Showing 6 results for the tag: Kenya.

April 7, 2014

Is it time for Africa’s stolen artefacts to return home?

Posted at 1:01 pm in Similar cases

Although some of the reviews of it haven’t been that great, the film Monuments Men has done an amazing job of raising awareness for the issue of disputed artefacts.

In this article, Chika Ezeanya looks at the many African Artefacts that have ended up in the museums & institutions of the West.

A series of African sculptures in the Yale collection

A series of African sculptures in the Yale collection

Think Africa Press

It’s Time for Africa’s Stolen Artefacts to Come Home
Africa’s history has for too long laid scattered across Western museums and private collections, out of the reach of their true owners’ hearts, minds and memories.
Article | 4 April 2014 – 11:33am | By Chika Ezeanya

In a recently-released film, The Monuments Men, in which a group of Second World War soldiers embark upon a mission to save pieces of art before they are destroyed by the Nazis, Lieutenant Frank Stokes, played by George Clooney, notes: “You can wipe out an entire generation, you can burn their homes to the ground and somehow they will still find their way back. But if you destroy their history, if you destroy their achievements, then it is as if they never existed.”

While in London to publicise the film, this basic premise was given contemporary significance as the all-star cast touched a sensitive nerve by suggesting it was time for Britain to return the so-called Elgin Marbles to Greece. Some British commentators hit out at the actors’ suggestions of repatriating the huge marble sculptures and pieces of architecture ‘acquired’ by Lord Elgin from Athens in the 19th century, while the Greek government expressed their “heartfelt thanks” for the show of solidarity.
Read the rest of this entry »

January 10, 2009

Africa needs it’s cultural artefacts more than the West

Posted at 1:52 pm in Similar cases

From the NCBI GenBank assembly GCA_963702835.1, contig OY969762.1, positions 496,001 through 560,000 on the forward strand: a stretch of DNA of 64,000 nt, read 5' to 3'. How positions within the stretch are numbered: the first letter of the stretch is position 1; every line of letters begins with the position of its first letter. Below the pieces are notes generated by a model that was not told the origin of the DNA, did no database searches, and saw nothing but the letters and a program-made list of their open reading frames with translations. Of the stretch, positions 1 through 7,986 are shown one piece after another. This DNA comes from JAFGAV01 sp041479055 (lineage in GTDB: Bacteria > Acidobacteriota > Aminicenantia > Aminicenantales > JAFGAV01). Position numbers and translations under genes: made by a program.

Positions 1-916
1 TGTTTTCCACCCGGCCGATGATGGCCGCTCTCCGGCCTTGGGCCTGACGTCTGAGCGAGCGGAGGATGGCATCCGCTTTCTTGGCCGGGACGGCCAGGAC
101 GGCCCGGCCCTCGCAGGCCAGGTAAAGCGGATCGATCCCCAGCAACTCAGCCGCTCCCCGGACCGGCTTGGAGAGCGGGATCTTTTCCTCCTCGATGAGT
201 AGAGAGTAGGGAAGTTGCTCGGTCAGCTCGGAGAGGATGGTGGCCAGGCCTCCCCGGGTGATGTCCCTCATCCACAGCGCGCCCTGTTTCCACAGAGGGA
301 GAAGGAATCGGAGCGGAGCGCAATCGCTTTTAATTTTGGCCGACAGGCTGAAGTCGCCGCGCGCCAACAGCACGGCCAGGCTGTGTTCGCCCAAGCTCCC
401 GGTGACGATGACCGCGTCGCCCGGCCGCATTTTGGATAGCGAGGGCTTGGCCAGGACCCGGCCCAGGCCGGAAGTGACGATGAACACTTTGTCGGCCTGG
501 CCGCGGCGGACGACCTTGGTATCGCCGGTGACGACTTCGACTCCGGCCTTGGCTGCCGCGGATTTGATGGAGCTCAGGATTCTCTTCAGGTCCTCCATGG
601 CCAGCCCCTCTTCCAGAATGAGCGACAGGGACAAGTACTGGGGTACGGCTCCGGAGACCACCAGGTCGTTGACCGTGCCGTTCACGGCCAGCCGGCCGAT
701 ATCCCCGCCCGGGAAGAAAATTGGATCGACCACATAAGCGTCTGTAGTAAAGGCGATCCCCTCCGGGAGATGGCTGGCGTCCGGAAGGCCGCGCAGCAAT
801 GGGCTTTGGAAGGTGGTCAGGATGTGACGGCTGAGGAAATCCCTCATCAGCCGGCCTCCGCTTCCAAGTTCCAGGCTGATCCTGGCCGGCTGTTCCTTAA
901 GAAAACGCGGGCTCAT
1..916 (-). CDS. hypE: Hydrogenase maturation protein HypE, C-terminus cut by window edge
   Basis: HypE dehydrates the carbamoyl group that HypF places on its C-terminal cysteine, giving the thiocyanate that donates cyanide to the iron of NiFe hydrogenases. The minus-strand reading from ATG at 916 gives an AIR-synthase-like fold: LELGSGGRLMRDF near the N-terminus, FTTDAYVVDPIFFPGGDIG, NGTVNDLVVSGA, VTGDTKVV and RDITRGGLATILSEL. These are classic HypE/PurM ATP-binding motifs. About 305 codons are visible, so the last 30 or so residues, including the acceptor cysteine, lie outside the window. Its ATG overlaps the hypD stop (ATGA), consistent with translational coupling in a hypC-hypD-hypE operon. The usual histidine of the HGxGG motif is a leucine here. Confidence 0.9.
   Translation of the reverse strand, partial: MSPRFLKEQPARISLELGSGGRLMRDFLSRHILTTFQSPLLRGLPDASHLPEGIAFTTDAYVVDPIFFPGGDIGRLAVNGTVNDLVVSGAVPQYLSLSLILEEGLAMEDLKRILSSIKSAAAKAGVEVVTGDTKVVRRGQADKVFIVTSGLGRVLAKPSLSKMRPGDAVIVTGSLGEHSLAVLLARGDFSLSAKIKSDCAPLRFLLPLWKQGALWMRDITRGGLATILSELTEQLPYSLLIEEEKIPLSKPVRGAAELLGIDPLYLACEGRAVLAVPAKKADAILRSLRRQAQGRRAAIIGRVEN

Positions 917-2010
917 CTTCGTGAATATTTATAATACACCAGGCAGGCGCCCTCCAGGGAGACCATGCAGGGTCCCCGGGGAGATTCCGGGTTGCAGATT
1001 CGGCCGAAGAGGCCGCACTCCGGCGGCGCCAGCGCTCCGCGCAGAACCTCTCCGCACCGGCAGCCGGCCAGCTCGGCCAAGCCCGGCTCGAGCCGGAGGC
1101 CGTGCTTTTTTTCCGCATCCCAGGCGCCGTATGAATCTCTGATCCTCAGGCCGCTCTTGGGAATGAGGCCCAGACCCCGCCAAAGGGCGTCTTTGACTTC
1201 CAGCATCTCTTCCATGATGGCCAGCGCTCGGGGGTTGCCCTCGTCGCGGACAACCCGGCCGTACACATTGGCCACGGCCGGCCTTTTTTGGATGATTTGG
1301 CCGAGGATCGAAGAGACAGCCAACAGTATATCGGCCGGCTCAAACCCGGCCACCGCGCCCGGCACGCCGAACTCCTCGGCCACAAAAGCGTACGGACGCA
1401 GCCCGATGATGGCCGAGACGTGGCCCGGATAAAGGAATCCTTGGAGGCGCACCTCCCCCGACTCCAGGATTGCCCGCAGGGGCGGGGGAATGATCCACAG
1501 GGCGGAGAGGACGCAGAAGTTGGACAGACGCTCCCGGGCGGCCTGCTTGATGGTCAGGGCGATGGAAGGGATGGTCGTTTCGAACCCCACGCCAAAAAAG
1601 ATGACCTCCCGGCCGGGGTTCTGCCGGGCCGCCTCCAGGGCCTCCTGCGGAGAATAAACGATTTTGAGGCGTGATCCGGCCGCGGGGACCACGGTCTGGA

Whilst some argue that Africa is not yet ready to receive returned artefacts, Kwame Opoku argues that the original owners will derive more importance from these sculptures than the West can.


Datum: 10.01.09 15:03
Kategorie: Kultur-Kunst
Von: Dr. Kwame Opoku
Africans need their cultural objects more than Europeans & Americans

My attention has been drawn to an interesting article entitled “Looted memorial statues returned to Kenyan family” (Text as pdf file to downlad at the end of this article) by Monica Udvardy and Linda Giles which appeared in SAFE (Saving Antiquities For Everyone) that demonstrates in an abundant way the above title which in a normal world would be self-evident but in the world of antiquities appears to be contested by some Western European and US American writers; they even argue that Africans are not yet ready or developed enough to recover their cultural objects which were stolen/looted by Europeans and are now adorning Western museums or are in depots.
Read the rest of this entry »

September 14, 2008

Building a national identity through cultural property

Posted at 4:40 pm in Similar cases

Many aspects of African culture have died out or been forgotten, but this could be in part due to removal of many of their most important artefacts to fill the museums of the west rather than to hod significance to their own people. This is far from the only problem in re-discovering a country’s culture, but it is a starting point & one that is resolved relatively easily if there is the will for both sides to negotiate.


Kenya: Fostering Nationhood
The East African (Nairobi)
OPINION – 14 September 2008
Posted to the web 15 September 2008
Betty Caplan

Two important cultural institutions — the National Museum and the RaMoMa Gallery — have reopened in the past few months with little pomp, circumstance or media attention.